Waiting for Answers at Kmart

As the mobile hospital went up in the middle of the Waveland Kmart parking lot Sunday, Vicky Strong thought: Oh, good.

She and her family -- a fiance, two sons, daughter, mother, father, brother, two uncles, one aunt and a chocolate Lab -- have been camping on eight parking spaces at the Kmart lot for a week after escaping her flooded attic by boat. They're ready for help.

"We lost everything," Strong said. "Our houses, our trailers, boats, cars -- absolutely everything."

The mobile hospital, courtesy of the state of North Carolina, offered hope that help was coming. A state-of-the-art, air-conditioned double-wide trailer, it came with a triage center, a separate tent for minor injuries and ailments, and most importantly, 100 North Carolina volunteers, including nine doctors, 20 nurses, five pharmacists, a couple of dozen technicians and paramedics, and six officers from the Charlotte-Mecklenburg Police Department SWAT team deputized as U.S. marshals. But all the do-gooders bustling around them didn't mean more help was on its way.

And Strong's family, along with about a dozen other families from Bay St. Louis and Waveland -- the hardest hit towns in Mississippi -- are stressed and tired, parked on beach chairs, waiting for word on how they can get out of there.

"We've been left alone here," said Baybay Pulliam, Strong's mother. "FEMA passes by and they just shout out: 'Call the 800 number, call the 800 number.' Well, we don't have any working cell phones. How are we supposed to call?"

It was midafternoon when they got at least one dire question answered. Strong's aunt, who had had breast cancer surgery three months ago, had been in a lot of pain from an infection in her incision. The mobile hospital team admitted her straightaway. She would become the second surgery patient since the unit opened.

-- Evelyn Nieves

Comrades Remember Police Sergeant

Life wasn't supposed to end this way for Sgt. Paul Accardo: alone in chaos.

He wrote a note telling anyone who found him to contact a fellow officer. He was precise, and thoughtful, to the end. Then he stuck a gun into his mouth and killed himself.

Accardo, 36, was one of two city cops who committed suicide last week as New Orleans descended into an abyss of death and destruction caused by Hurricane Katrina. He was found in an unmarked patrol car this weekend in a downtown parking lot.

Back when life was normal and structured, Accardo served as one of the police department's chief spokesmen. He reported murders, hostage situations and rapes in measured words, his bespectacled face benign and familiar on the nightly news.

"Paul was a stellar guy. A perfectionist. Everything had to be just right," recalled Sgt. Joe Narcisse, who went to police academy with Accardo and worked with him in the public affairs office.

Uniform crisply pressed, office in order, everything just right on his desk. That was Accardo.

"I'm the jokester in the office. I'd move stuff on his desk, and he didn't like that," said Capt. Marlon Defillo, Accardo's boss. "He was ready to call the crime lab to find out who messed with his desk."

Like the rest of the department, Accardo worked long, difficult days -- sometimes 20 hours. He waded through the mass of flesh and stench in the Louisiana Superdome. He saw the dead in the streets.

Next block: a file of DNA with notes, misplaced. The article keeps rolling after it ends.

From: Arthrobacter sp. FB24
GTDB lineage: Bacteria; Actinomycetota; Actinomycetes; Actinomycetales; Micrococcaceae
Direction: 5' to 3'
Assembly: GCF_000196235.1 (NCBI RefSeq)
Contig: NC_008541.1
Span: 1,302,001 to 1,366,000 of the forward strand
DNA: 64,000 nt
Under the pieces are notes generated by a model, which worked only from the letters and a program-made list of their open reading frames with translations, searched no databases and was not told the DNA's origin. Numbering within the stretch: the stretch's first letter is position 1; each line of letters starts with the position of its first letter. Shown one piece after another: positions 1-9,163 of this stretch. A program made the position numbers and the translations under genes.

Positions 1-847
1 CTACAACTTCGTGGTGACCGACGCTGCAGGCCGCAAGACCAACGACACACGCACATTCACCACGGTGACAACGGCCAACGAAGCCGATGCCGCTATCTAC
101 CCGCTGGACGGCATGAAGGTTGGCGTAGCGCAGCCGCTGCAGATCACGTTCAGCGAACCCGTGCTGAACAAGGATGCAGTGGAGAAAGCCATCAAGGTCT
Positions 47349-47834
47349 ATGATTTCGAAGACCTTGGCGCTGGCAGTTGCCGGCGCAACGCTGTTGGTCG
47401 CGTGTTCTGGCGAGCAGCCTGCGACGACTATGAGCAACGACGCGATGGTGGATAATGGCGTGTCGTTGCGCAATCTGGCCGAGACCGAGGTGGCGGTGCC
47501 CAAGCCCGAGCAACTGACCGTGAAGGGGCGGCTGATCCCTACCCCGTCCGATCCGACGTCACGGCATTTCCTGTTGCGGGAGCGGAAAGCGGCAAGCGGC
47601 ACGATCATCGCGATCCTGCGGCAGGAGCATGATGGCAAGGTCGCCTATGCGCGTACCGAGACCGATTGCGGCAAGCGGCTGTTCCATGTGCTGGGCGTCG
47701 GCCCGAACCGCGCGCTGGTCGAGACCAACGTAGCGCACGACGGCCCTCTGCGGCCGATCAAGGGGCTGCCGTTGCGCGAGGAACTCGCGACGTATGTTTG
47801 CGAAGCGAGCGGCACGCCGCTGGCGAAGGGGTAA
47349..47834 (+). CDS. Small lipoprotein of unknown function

Defillo remembered how bad Accardo felt when he was unable to help women stranded on the interstate and pleading for water and food. One woman said her baby had not had water in three days.

He even wanted to stop and help the animals lost amid the ruin of New Orleans, Defillo said.

Unable to stop the hurt, Accardo sank into depression.

Narcisse remembered being on the telephone with him, complaining about the flooding when his buddy cut him off midsentence: "Joe. Joe. I can't talk to you right now." He couldn't handle it anymore, Narcisse said.

-- Associated Press

XM Radio Puts Red Cross on the Air

XM Satellite Radio, the District-based subscription radio company, has teamed up with the American Red Cross to launch the Red Cross Radio Channel, a 24-hour channel dedicated to disseminating information to Red Cross field personnel and volunteers working in the hurricane-stricken Gulf Coast region. XM is also donating 300 radios to the relief organization to distribute to its workers.

Channel 248 went live last evening and can be heard by all XM subscribers. However, it is geared toward relief workers who have had difficulty communicating with each other in the wake of Hurricane Katrina. Because XM beams its signal from a series of satellites in orbit, it was one of the few broadcasters active in the area that was not silenced by the storm. Many local radio and television stations in the Gulf Coast area remain off the air. The Red Cross plans to use the XM channel to make announcements to staff, XM officials said in a statement.

The Red Cross channel will supplement XM's emergency alert channel, which was launched during the 2004 hurricane season and reactivated last week. The emergency alert channel broadcasts information such as possible evacuation routes and announcements from federal, state and local officials. XM spokesman David Butler estimated that XM has several hundred thousand XM subscribers in the affected area, out of a total of 4 million potential listeners.

-- Annys Shin